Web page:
STEVE INSKEEP, HOST:
During this opening week of the Olympics, we're about to visit the story of Olympics past. An exhibit at the Olympic Museum in Lake Placid, New York, tells the story of the world's first great figure skater. She was a huge and also controversial star in the 1930s and '40s.
Here's Brian Mann of North Country Public.
BRIAN MANN, BYLINE: Sonja Henie grew up in Norway and was a dominant presence on the ice for decades, her grace and lyricism captured in newsreels and later in eleven Hollywood films.
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UNIDENTIFIED MAN: Now (unintelligible), our petite star to entertain you with an exhibition of free skating.
MANN: Henie competed in the very first Winter Games held in 1924. She was just 12 years old and got clobbered. But by 1932, when she traveled here to Lake Placid, Henie was already an international star and already raising eyebrows. In an age that celebrated amateur athletics, especially among young women, she was happy to receive gifts and cushy treatment from wealthy admirers.
SONJA HENIE: This is a great opportunity for me to send my greetments to my American public, and also to thank them for a beautiful car.
MANN: In that newsreel, she's posed grinning next to a shiny new automobile.
Henie did a couple of things that changed the sport of figure skating forever. She incorporated far more dance, more grace - she was an unrivaled athlete, but also played like an entertainer to the audience and judges.
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MANN: Those innovations won Henie three consecutive Olympic gold medals and 10 back-to-back world championships - a record that still stands today. But Alison Haas, who curated the exhibit here, says Henie also worked deliberately to make the sport sexier, more feminine. She shows me a dress that Henie wore while skating in ice shows in the 1950s.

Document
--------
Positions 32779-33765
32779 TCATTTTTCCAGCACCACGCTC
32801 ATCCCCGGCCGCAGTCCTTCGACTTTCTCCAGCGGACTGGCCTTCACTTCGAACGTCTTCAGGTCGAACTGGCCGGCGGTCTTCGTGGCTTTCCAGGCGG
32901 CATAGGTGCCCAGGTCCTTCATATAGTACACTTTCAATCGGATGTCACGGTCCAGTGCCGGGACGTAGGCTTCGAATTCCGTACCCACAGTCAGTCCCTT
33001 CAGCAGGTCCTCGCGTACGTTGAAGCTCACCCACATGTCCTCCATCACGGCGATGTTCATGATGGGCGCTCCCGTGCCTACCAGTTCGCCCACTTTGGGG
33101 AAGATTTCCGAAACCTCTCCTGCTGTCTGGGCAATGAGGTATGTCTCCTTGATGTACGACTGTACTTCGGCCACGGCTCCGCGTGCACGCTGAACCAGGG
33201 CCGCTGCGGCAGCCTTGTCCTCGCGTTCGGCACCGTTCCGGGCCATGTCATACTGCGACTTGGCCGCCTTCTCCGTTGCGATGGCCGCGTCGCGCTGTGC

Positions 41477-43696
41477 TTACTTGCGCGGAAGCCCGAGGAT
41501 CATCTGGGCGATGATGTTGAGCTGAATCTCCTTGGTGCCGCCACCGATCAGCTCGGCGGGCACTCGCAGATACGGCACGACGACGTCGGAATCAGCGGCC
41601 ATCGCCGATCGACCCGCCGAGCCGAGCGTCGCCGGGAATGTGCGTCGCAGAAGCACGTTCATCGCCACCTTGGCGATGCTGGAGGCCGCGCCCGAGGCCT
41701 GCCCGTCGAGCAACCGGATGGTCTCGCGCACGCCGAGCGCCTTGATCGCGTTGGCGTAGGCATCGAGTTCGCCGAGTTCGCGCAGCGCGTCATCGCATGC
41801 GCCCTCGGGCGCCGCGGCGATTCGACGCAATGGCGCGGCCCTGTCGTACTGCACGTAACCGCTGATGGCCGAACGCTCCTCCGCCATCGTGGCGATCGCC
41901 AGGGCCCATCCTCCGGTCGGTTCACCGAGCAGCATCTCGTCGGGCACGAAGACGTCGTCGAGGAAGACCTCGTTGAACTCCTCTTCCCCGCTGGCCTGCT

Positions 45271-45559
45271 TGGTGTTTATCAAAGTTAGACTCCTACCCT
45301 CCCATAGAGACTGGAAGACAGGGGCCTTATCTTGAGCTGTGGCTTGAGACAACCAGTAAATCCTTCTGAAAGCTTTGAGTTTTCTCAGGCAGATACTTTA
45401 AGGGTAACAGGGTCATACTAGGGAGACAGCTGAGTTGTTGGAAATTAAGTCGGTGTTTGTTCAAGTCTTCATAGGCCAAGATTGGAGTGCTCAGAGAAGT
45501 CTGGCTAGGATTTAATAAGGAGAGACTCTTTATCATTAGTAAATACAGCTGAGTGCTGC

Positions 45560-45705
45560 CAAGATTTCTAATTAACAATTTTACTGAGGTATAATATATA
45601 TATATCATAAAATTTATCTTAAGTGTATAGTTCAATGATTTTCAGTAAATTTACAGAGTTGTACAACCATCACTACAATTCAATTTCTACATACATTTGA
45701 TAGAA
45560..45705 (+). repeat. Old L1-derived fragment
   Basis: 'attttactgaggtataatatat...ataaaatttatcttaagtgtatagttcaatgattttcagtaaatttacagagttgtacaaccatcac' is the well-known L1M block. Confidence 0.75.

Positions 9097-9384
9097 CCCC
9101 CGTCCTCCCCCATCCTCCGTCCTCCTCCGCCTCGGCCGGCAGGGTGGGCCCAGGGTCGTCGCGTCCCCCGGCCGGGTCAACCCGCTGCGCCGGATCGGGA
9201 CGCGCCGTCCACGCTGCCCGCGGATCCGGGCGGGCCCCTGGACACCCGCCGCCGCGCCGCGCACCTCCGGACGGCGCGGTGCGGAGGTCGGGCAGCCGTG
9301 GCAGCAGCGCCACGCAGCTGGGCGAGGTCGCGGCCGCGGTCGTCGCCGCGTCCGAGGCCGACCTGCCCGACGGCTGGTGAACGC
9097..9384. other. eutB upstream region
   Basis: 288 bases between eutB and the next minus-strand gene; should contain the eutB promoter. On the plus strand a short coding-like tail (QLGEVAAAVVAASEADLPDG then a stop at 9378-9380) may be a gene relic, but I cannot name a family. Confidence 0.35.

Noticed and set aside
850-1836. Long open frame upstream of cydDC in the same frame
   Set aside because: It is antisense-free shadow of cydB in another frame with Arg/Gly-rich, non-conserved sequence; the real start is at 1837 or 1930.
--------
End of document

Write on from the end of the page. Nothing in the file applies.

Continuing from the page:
ALISON HAAS: If we go around to the front of the dress, you'll really see how revealing it is with the plunging neckline down to her...
MANN: Belly button.
HAAS: Belly button, yeah.
MANN: Yeah. Wow, that is risque.
It looks like something Beyonce might wear. This fierce instinct for self-promotion rocketed Henie to stardom, but it also got her in trouble. In the lead-up to the 1936 Winter Olympics in Germany, Henie was captured in newsreels flirting with Nazi officials and even with Adolph Hitler himself. One of her rivals, Swedish skater Vivi-Anne Hulten, was interviewed about the scandal for a documentary in the 1990s.
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VIVI-ANNE HULTEN: And then she went and did a Hitler salute during those Olympic Games, and shook hands with Hitler and everybody said she became his girlfriend.
MANN: That last bit about a romance with Hitler, that's fiercely disputed, even discounted by many historians. But the rumors and the backlash were fierce.
Still, Henie was so skillful at polishing her image that even during the build-up to World War II, she was able to recover and bounce back. She signed a deal in Hollywood with 20th Century Fox and went on to make blockbuster films, like "Second Fiddle" with Tyrone Power and Rudy Vallee.
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TYRONE POWER: (as Jimmy Sutton) The greatest name in the picture business.
RUDY VALLEE: (as Roger Maxwell) The greatest star in the Hollywood heavens.
POWER: (as Jimmy Sutton) So you're the lucky girl who's playing Violet Johnson. They certainly took a long time finding you.
HENIE: (as Trudi Hovland) I guess they just got tired of looking. They may be sorry before they're through.
POWER: (as Jimmy Sutton) Oh, not a chance
MANN: At her peak, Henie was number three at the box office, behind Clark Gable and Shirley Temple. Curator Alison Haas says for a woman in the 1930s to translate a career in amateur sport into a media empire, with ice shows, film contracts, lines of merchandise, that was unheard of.
HAAS: I find it amazing that she just had this business sense to put a dollar sign behind that gold medal and make people understand the commodity that she could become herself.
MANN: So when you see those graceful ice dancers in Sochi - with their athleticism and their big-money endorsement deals - for better and for worse, Sonja Henie paved the way for all that.
For NPR News I'm Brian Mann in Lake Placid, New York.
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